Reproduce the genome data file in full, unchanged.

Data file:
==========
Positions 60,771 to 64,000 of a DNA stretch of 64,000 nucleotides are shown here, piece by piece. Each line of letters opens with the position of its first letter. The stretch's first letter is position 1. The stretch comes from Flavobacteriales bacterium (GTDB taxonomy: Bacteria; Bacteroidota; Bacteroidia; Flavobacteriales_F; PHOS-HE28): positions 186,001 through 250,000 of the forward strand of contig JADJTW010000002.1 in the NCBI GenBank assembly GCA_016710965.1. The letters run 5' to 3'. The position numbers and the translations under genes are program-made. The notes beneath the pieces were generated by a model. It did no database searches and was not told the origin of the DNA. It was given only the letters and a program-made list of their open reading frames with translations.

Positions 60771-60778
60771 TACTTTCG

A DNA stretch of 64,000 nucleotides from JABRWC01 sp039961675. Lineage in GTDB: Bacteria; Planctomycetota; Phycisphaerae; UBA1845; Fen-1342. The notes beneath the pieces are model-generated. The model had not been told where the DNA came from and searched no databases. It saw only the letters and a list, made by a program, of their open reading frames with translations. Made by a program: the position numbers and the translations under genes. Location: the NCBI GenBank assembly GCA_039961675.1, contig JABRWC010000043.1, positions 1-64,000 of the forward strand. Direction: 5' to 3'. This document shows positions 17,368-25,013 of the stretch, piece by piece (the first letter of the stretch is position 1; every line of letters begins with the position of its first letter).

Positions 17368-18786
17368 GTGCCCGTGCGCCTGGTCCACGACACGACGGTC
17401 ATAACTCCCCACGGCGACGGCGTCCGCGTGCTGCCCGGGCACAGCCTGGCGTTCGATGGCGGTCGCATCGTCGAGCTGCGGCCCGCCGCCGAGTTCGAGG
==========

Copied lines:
Positions 60,771 to 64,000 of a DNA stretch of 64,000 nucleotides are shown here, piece by piece. Each line of letters opens with the position of its first letter. The stretch's first letter is position 1. The stretch comes from Flavobacteriales bacterium (GTDB taxonomy: Bacteria; Bacteroidota; Bacteroidia; Flavobacteriales_F; PHOS-HE28): positions 186,001 through 250,000 of the forward strand of contig JADJTW010000002.1 in the NCBI GenBank assembly GCA_016710965.1. The letters run 5' to 3'. The position numbers and the translations under genes are program-made. The notes beneath the pieces were generated by a model. It did no database searches and was not told the origin of the DNA. It was given only the letters and a program-made list of their open reading frames with translations.

Positions 60771-60778
60771 TACTTTCG

A DNA stretch of 64,000 nucleotides from JABRWC01 sp039961675. Lineage in GTDB: Bacteria; Planctomycetota; Phycisphaerae; UBA1845; Fen-1342. The notes beneath the pieces are model-generated. The model had not been told where the DNA came from and searched no databases. It saw only the letters and a list, made by a program, of their open reading frames with translations. Made by a program: the position numbers and the translations under genes. Location: the NCBI GenBank assembly GCA_039961675.1, contig JABRWC010000043.1, positions 1-64,000 of the forward strand. Direction: 5' to 3'. This document shows positions 17,368-25,013 of the stretch, piece by piece (the first letter of the stretch is position 1; every line of letters begins with the position of its first letter).

Positions 17368-18786
17368 GTGCCCGTGCGCCTGGTCCACGACACGACGGTC
17401 ATAACTCCCCACGGCGACGGCGTCCGCGTGCTGCCCGGGCACAGCCTGGCGTTCGATGGCGGTCGCATCGTCGAGCTGCGGCCCGCCGCCGAGTTCGAGG